May 7, 2010
Pay as You Go But Not With a Chicken
IconPay as You Go But Not With a Chicken by Mary Hunt It#146;s not easy being a consumer these days. In fact it can be downright confusing because of all the payment choices. First you have your cash, your checkbook and credit card. And who can possibly forget the debit-card, deferred billing, skip-a-payment, nothing down, no payments and zero-interest till the next millennium. See? Confusion pure and simple. Prehistoric consumers had it easy. Just one choice: chickens. They traded poultry for the things they needed. The rules were simple: No fowl? No food, fun, futons, fillies or fricassee. Then along came the invention of currency and that gave consumers a second choice#151;one that caught on quickly since folding a chicken to fit neatly into one#146;s wallet was, shall we say, messy. A third option was born the day some unknown retailer came up with a payment plan, surely named in memory of the good ol#146; chicken days#151;layaway. Which brings me to the topic of this month#146;s article: What happened to layaway anyway? Not that long ago, every major department store in the country allowed customers to buy merchandise on layaway. The item was placed in the back room and customers could take all the time they needed to pay it off. Interest free. When they made the last payment, they took the item home. Layaway was simpler, upfront. There was a start and a finish. There was delayed gratification and a sense of responsibility and anticipation. With layaway there were no surprises. The layaway pay-as-you-go method for holiday shopping was particularly effective because it produced none of the fiscal shocks that come with today#146;s post-holiday credit card bills. Without much notice, layaway programs started to disappear in the 1980s. Extolling the virtues of consumer credit, retailers convinced consumers it was better to take everything home right away, avoid those annoying progress payments and then commence to pay for it for the next 15 or 20 years. They did such a good job of convincing, layaway plans all but disappeared. But they did not disappear completely and for that I say, rejoice! You#146;ll be happy to know some of your favorite national chain stores still offer layaway. Just visit the local K-Mart or Wal-Mart, two stores where layaway programs continue to thrive. Others include Marshalls, TJ Maxx and Circuit City. Many small independent retailers are more than happy to set up a layaway plan, they just don#146;t talk about it. You must inquire. While cash up front will always be the best choice, making payments on layaway is much better that making payments on a credit card account because: The store keeps the items until it is paid in full. No debt is incurred. There are no interest charges, although some stores charge a small layaway service fee and restocking fee if you cancel. Typically the customer is protected if the item goes on sale during the layaway period and the price of the item is reduced accordingly. There is no legal obligation. If you change your mind, you can get a refund. Clearly, layaway and early holiday shopping were made for each other. Getting started ahead of time in the off-season means you#146;ll be less likely to fall into the trap of weary, last-minute shopping when everything is expensive and you are prone to buy frivolous gifts just to have something#151;anything#151;to give. To avoid misunderstandings, get specific information about a store#146;s layaway terms before you participate. Ask for a written description of the store#146;s plan, and read it before you agree to a layaway purchase. No matter how you choose to do your holiday shopping this year, make sure you start early. And pay as you go with cash#151;which remains just slightly more convenient than chickens. Mary Hunt is the founder and publisher of Cheapskate Monthly newsletter and is a respected authority on spending habits and financial responsibility. She and her husband Harold dug their way out of a horrible mountain of consumer debt and lives to help others get out of debt and live joyfully beneath their means. The door is always open at her popular Web site, Permission granted for re-print on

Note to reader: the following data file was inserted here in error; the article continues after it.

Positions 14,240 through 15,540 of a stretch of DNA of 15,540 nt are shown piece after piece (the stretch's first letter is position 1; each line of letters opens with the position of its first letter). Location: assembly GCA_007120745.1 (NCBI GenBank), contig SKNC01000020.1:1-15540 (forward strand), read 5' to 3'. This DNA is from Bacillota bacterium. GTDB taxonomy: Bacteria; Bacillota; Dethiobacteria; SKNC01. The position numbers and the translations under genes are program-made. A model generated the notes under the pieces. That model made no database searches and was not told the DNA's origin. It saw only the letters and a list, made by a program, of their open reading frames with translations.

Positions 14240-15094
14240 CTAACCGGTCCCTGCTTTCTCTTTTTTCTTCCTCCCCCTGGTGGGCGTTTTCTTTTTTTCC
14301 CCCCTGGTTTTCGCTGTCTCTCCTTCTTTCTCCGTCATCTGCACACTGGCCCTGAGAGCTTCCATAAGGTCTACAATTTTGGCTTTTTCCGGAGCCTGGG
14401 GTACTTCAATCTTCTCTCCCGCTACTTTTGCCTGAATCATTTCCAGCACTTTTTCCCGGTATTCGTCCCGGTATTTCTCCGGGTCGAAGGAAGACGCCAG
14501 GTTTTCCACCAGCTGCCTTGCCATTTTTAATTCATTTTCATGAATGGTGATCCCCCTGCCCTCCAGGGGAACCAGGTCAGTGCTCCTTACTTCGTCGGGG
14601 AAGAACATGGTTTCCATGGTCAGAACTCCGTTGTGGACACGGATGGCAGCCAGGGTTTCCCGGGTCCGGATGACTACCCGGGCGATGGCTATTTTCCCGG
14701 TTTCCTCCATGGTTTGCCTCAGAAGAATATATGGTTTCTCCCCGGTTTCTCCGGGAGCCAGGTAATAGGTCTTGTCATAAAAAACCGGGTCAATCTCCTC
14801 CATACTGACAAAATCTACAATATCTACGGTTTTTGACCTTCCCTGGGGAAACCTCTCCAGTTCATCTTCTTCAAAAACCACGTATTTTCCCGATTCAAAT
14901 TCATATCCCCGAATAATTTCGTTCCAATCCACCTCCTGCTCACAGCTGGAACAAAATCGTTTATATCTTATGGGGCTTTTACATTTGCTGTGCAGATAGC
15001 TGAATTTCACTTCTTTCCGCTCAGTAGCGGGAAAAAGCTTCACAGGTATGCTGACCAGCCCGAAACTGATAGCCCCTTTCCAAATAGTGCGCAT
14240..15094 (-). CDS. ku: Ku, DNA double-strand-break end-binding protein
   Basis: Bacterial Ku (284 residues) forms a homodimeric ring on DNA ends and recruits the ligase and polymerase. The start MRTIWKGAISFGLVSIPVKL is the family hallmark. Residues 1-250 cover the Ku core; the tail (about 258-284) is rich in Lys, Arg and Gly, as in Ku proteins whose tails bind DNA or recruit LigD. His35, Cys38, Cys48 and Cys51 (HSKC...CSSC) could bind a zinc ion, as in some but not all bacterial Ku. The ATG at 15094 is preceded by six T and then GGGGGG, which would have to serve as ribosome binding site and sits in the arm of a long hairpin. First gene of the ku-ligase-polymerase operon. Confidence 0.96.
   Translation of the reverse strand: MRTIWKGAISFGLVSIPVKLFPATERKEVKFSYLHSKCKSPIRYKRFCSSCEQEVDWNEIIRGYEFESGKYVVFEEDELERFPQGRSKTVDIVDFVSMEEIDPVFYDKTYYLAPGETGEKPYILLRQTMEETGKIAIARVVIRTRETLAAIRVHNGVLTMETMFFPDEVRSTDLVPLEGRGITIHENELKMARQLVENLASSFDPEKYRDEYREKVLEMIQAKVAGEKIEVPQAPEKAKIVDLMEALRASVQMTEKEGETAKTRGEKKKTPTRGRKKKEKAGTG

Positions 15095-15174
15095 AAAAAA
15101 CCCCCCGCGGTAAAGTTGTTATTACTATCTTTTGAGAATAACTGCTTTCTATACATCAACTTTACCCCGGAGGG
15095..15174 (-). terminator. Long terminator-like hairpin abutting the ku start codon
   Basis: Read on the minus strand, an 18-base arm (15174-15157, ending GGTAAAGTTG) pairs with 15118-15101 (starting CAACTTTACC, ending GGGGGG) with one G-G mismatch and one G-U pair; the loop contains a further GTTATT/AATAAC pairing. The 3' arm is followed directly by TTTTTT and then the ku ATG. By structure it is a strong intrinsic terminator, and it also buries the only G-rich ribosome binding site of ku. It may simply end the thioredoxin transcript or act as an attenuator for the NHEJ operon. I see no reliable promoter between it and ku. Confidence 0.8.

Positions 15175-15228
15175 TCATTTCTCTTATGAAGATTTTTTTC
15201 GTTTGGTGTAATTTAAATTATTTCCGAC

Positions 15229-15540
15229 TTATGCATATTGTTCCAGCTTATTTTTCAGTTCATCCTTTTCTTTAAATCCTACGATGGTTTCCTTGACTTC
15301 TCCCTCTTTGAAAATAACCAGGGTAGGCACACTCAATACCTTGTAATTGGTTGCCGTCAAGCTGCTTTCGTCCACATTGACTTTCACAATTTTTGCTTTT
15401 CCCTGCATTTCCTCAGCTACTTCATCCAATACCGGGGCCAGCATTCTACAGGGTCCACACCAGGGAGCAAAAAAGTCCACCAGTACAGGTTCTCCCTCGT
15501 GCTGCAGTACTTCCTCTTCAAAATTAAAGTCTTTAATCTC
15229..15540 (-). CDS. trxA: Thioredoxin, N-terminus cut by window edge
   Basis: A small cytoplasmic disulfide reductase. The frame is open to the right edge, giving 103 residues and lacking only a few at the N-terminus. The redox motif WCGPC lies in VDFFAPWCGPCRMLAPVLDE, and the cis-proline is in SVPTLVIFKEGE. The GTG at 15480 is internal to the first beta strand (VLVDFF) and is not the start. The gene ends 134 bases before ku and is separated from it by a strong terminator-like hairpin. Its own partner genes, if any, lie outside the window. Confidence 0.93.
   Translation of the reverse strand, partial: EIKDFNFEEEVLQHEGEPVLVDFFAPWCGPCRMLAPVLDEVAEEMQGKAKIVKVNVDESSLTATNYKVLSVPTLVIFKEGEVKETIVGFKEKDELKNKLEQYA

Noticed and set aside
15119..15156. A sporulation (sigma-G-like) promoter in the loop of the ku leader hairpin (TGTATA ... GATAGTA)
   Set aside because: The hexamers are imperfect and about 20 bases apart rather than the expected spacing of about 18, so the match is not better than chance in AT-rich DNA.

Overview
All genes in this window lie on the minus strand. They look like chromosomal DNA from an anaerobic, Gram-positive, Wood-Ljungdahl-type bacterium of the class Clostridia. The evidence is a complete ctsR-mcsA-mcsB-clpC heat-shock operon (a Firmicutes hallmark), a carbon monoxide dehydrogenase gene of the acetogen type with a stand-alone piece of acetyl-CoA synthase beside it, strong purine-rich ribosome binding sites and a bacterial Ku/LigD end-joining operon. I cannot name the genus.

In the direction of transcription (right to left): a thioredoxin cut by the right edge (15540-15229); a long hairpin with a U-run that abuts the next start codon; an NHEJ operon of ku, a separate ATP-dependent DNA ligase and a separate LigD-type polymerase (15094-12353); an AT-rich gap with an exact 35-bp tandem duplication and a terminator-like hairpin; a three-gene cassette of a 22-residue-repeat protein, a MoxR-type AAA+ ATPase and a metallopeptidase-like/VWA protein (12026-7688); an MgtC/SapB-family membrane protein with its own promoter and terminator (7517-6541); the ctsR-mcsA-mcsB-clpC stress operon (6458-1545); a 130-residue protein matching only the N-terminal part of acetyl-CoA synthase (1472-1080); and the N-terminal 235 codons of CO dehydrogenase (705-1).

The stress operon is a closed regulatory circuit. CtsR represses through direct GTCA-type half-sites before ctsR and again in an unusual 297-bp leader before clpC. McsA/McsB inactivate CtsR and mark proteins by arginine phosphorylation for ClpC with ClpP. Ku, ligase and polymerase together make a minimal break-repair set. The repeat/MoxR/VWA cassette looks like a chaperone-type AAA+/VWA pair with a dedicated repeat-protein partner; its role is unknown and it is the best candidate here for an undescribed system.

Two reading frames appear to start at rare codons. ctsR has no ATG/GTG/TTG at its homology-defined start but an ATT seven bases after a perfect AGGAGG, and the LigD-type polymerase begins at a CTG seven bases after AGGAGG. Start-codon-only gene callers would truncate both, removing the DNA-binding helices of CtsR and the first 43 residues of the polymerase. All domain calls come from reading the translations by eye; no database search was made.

Posted by Staff at 1:29 AM